“As a discipline, PR has traditionally had pretty fast turnaround times and been tasked with developing brilliant ideas quickly – and that's served us well over the past seven weeks."
Charlie Coney worked for Golin in London when it was in its old offices off Chancery Lane, and The Colony on Brook Street was the after-work hangout of choice. Today he lives in South Bay, Los Angeles, near Manhattan Beach and about as close to the ‘living the dream’ cliché as a Brit creative could imagine.
He still works for Golin, but has moved on from The Colony having been seduced by the US in 2017, partly because of the once-in-a-lifetime opportunity to live in LA, and partly because of the creative challenge offered by setting up the agency’s West Coast creative dept.
I caught up with him to talk through his view on being a Brit in La-La Land, the creative differences, and how he had to prove he's “more than an accent”.
So Charlie, South Bay, the beach, lots of travel, big title… where did it all wrong?
Ha! It was a leap of faith when we first moved here, but these kinds of chances are pretty rare and, in the end, felt we had to take it. Professionally I think my eyes have been opened in a way I could never have imagined, and personally, well, the whole family has enjoyed our experience here. It’s an amazing city, state and country.
How do you see the difference between being a PR creative lead in London vs LA?
I guess there are some similarities – they’re both big global cities, after all. But California is massive, hugely diverse and very liberal; it’s the world’s fifth biggest economy and the diversity of people, perspective and background is never-ending. So spend and sheer volume of media opportunities reflects that. I also think, compared to London, there’s more separation between comms and marketing and ‘integrated’ work isn’t as commonplace as I saw in the UK.
The other difference is in-house production – we’ve built a team with a brilliant producer and a team of editors, designers, copywriters and a ton of external design and editing capabilities too. We’re seeing more demand than ever for amazing, super-slick content, produced quickly and effectively. So creative isn’t just selling ideas, but supporting that with content that can contribute a significant amount of revenue.
And is the approach to creative different?
We are about 60-strong in LA, but work regularly with other offices so it’s not unusual to have a seven-office brainstorm using shared Google Docs and video-conference calls. We often pitch with none of us in the same room until literally the day before. And that can be really tough, to get the best out of everyone.
But the flipside is, the melting pot we pull from is that much richer given how diverse this place is… we have literally every demographic, race, gender and sexual orientation imaginable and that adds fuel to the creative fire.
Which clients are you working on? All in LA?
I am based in LA but support San Francisco too, so work with a fair share of West Coast clients like Clif, Adobe and Twitter, alongside state bodies like the California Department of Public Health and California Avocados. I also support other client teams across the country, so there’s plenty of collaboration with our New York, Chicago, Miami, Toronto and Dallas offices.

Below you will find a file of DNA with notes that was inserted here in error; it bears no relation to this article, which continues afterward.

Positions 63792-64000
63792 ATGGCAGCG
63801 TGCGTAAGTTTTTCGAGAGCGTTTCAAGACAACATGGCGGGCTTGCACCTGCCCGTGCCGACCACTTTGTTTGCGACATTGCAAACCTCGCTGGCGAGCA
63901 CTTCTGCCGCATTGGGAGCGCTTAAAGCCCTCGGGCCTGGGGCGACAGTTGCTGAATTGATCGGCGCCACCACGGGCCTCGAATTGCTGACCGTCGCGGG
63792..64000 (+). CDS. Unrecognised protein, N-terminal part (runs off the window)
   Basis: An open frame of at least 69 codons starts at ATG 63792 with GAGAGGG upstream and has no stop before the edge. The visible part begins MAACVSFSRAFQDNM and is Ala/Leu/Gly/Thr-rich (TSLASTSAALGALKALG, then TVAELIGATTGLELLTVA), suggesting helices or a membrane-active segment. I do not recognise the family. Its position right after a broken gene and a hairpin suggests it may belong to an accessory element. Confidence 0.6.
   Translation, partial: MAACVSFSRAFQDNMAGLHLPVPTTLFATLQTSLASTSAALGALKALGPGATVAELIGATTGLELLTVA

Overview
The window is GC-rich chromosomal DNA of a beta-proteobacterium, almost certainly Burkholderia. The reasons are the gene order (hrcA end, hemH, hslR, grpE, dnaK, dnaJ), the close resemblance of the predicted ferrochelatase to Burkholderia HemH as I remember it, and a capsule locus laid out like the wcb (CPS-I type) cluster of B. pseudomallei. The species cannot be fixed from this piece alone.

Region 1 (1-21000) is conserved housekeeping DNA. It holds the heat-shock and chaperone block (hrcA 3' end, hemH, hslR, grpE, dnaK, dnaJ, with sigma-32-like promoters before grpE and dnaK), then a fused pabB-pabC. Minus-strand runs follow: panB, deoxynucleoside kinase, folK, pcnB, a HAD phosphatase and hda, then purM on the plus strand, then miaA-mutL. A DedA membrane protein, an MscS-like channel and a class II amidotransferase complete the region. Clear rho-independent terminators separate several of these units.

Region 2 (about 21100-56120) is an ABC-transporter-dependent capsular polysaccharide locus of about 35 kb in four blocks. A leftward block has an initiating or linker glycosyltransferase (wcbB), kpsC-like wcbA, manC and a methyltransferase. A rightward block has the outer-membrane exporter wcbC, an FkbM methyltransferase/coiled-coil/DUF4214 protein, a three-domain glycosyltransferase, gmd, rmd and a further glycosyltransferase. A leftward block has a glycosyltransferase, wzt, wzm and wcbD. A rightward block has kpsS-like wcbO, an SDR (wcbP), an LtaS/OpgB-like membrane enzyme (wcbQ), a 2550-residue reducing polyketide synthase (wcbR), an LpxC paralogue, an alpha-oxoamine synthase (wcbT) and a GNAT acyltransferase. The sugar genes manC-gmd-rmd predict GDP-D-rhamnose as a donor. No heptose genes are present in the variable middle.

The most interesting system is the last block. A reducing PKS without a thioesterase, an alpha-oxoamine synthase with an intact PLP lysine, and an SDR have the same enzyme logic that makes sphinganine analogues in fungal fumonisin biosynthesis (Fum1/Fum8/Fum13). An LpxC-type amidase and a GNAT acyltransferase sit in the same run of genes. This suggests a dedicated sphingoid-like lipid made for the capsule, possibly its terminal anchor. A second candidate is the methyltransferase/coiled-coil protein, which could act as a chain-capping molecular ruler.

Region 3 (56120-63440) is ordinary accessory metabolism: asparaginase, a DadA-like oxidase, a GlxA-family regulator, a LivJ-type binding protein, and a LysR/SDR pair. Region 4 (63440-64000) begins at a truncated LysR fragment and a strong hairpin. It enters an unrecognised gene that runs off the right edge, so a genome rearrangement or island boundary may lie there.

Do you think your London role was almost the perfect training for your US role?
One hundred per cent. In London, I was the agency’s first creative director under (what was then) the new G4 model, and we built a team that turned creative into a fundamental part of the agency offer, and an income generator. I recruited some super smart people like Alex (Wood), Zac (Schwarz) and Gemma (Vardon), and we did some really punchy work; but we also learnt at Cannes, and started training and developing teams across Europe and Asia.
London is a shining jewel in the crown in global PR terms. Journalists are well-trained not to take PR at first glance and that leads to a certain rigour among teams; it teaches you to craft a story and make sure you’re working off a genuine cultural insight – and that’s critical regardless of your market.
Any issues from US clients when a Brit walks in as their new CD?
I don’t think so. I mean, maybe there was a certain novelty to begin with, on hearing my accent, but I was able to gradually build relationships, spend time with them, understand their attitude to risk, share some insights, work at speed and deliver for them. Once you’ve done it once, you’re off and running.
How has the lockdown affected you/your team/the agency's creative?
It's been a challenge for everyone to maintain focus, creativity and quality under these new circumstances, but I've been really pleased with how quickly we've adapted to it all. We’re used to collaborating virtually with people in different locations, and lockdown is no different. As a discipline, PR has traditionally had pretty fast turnaround times and been tasked with developing brilliant ideas quickly – and that's served us well over the past seven weeks.
In addition, much of the work we're now doing has real purpose and meaning to it, which provides an added incentive to do great work – if it was needed. We all miss the daily face-to-face interaction with each other, but regular video calls and connecting with other teams in other offices via Teams means it's sometimes easier to bounce ideas around than it was before.
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